c. Seeding practices.

(1) All legume seed should be inoculated with the appropriate strain of root-nodule bacteria, just before planting. Seed suppliers normally are prepared to supply bacterial cultures for the species of legume seed being sold, together with instructions for treating the seed. Treated legume seed should be planted promptly. Where burning has been done, planting in the fresh ashes may provide sufficient coverage if rains occur soon thereafter. In more humid regions, seeding should be accompanied by light tillage so that seed will be covered by the next rain.

(2) A legume-grass mixture of species with compatible growth habits, adapted to similar rainfall zones, should be formulated (see appendix tables), and seed supplies brought to hand. Planting time is exceedingly important. The most favorable time is just at the beginning of a season when rains normally occur, to foster prompt germination and rapid seedling establishment. Small seeded species require shallow planting. Larger seeded legume species require seed placement at 1 to 2 cm. depths to insure germination and seedling survival.

Since virtually all seeding of rangelands and other permanent grasslands in all soil and climatic zones involves non-arable lands, any tillage in conjunction with planting must be achieved through special means that are feasible under local conditions. Therefore, every effort should be made to take advantage of seedings made when moisture is adequate, on fresh ashes after burning, or any other means of placing seed so that germination and seedling establishment will be fostered. Legume seedlings are more sensitive than grasses to moisture deficiencies; and practices that insure legume establishment will almost surely be adequate for the grasses in the mixture. Should weather be unfavorable for the legumes, the grasses will probably survive.

d. Planting methods.

Broadcast seedings of small amounts of seed, such as 5 to 10 kg. per hectare, require special care. The first step is to mix the seed with a large volume of a carrier substance, up to 20 volumes of carrier to 1 volume of seed. The carrier may be fine-texture plant material such as rice bran, or finely ground meal of a grain. A third choice might be screened, moist, fine-textured soil. Sand is not desirable, for it is too heavy. The seed and carrier should be well mixed just before planting; mixing the seed for each hectare separately. Broadcasting the mixture by hand calls for careful manipulation, and there should be preliminary practice using the carrier material without seed. Practice a sweeping motion, using the thumb and fingers to release small portions of a handful on the outward sweep and a small portion on the return sweep. There are small "whirlwind-type" broadcasting machines that are hand operated, and capable of adjustment to release metered amounts of seed. These inexpensive machines give reasonably uniform distribution.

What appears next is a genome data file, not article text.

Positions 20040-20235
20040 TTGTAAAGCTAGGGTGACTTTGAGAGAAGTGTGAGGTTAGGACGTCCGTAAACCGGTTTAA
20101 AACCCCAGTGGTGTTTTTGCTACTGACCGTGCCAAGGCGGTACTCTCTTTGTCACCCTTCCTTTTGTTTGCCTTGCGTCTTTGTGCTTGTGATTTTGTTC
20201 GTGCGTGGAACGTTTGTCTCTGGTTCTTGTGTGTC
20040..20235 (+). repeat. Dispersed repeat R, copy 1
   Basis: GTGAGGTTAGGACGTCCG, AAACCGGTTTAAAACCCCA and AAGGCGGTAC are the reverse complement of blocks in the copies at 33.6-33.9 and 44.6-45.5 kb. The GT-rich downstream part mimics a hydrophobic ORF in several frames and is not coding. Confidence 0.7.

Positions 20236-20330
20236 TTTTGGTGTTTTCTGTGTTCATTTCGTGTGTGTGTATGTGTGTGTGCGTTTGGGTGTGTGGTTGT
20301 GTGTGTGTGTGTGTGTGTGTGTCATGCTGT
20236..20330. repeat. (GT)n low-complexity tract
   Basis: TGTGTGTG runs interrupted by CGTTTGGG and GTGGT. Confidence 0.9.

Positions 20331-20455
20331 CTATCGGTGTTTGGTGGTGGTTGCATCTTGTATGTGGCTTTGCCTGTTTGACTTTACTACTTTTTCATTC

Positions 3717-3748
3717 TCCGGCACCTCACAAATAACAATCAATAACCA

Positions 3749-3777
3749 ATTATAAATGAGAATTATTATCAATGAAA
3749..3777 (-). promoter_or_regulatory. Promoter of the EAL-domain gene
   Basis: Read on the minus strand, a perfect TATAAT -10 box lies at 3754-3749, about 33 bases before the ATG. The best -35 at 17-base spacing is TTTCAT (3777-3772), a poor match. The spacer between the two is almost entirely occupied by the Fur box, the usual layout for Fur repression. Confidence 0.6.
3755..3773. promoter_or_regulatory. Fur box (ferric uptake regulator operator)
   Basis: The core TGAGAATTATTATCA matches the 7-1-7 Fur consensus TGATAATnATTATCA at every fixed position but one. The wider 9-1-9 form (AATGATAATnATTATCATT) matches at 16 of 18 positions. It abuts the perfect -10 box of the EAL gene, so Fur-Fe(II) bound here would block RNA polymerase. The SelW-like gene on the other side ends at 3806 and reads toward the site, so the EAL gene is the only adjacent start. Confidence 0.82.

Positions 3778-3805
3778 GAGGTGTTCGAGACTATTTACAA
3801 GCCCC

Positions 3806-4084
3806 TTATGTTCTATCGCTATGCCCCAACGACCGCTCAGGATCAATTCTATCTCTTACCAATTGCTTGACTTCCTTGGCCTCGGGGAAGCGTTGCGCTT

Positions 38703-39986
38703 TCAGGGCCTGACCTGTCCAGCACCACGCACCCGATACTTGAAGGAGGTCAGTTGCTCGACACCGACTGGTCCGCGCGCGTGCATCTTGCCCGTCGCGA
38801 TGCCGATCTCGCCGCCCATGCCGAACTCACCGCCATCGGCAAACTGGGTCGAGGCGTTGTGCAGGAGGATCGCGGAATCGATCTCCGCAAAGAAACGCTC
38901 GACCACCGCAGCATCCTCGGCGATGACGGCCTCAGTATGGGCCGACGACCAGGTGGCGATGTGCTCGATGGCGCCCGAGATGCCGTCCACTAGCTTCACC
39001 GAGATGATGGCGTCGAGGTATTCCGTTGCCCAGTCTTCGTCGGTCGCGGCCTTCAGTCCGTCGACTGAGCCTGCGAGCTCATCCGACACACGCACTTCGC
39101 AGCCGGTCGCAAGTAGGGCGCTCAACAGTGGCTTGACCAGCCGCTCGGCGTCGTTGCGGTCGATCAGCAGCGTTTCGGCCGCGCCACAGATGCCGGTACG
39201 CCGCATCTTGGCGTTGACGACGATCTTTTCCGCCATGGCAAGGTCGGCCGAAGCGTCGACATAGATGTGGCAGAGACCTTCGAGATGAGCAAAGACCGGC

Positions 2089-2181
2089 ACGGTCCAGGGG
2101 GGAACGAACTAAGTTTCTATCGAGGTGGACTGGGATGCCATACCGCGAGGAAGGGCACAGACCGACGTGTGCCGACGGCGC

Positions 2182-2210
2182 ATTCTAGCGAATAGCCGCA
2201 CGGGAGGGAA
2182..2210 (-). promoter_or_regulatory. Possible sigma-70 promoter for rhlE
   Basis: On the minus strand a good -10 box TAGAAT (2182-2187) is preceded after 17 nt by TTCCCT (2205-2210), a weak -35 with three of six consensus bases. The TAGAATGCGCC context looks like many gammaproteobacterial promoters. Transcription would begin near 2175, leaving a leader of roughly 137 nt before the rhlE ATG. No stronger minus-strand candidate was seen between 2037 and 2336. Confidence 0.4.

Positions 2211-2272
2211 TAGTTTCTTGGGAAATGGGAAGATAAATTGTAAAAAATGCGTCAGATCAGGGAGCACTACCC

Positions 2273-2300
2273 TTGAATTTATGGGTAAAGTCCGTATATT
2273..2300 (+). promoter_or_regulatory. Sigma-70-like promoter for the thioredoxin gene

The intent is to establish substantial populations of the introduced species on the initial seeding. With careful management, these initial plants will seed and spread to thicken the cover of improved species in successive years.

9. Management of renovated grasslands.

There is no useful purpose in introducing superior forage species if the new plantings are not protected from overgrazing and other mismanagement that would decimate the new species. Since the total feed production and feed quality will be substantially improved on renovated grasslands, the herdsman does not suffer by providing adequate protection. The greater productivity should be evident in the first year, and improve much more in the following two years where successful introductions have been made. Some localized failures due to erratic rainfall or infertile soil areas may be expected, but these should not deter campaigns to introduce superior forage species.

The young growth made by introduced plants is highly palatable. All grazing of newly seeded areas should be prohibited until the new species have produced a crop of seed. Further protection need only be that provided by normal good management to maximize forage production on a continuing basis.

 

V. Measuring productivity of rangelands and other permanent grasslands.

1. Estimating forage production during season of active growth.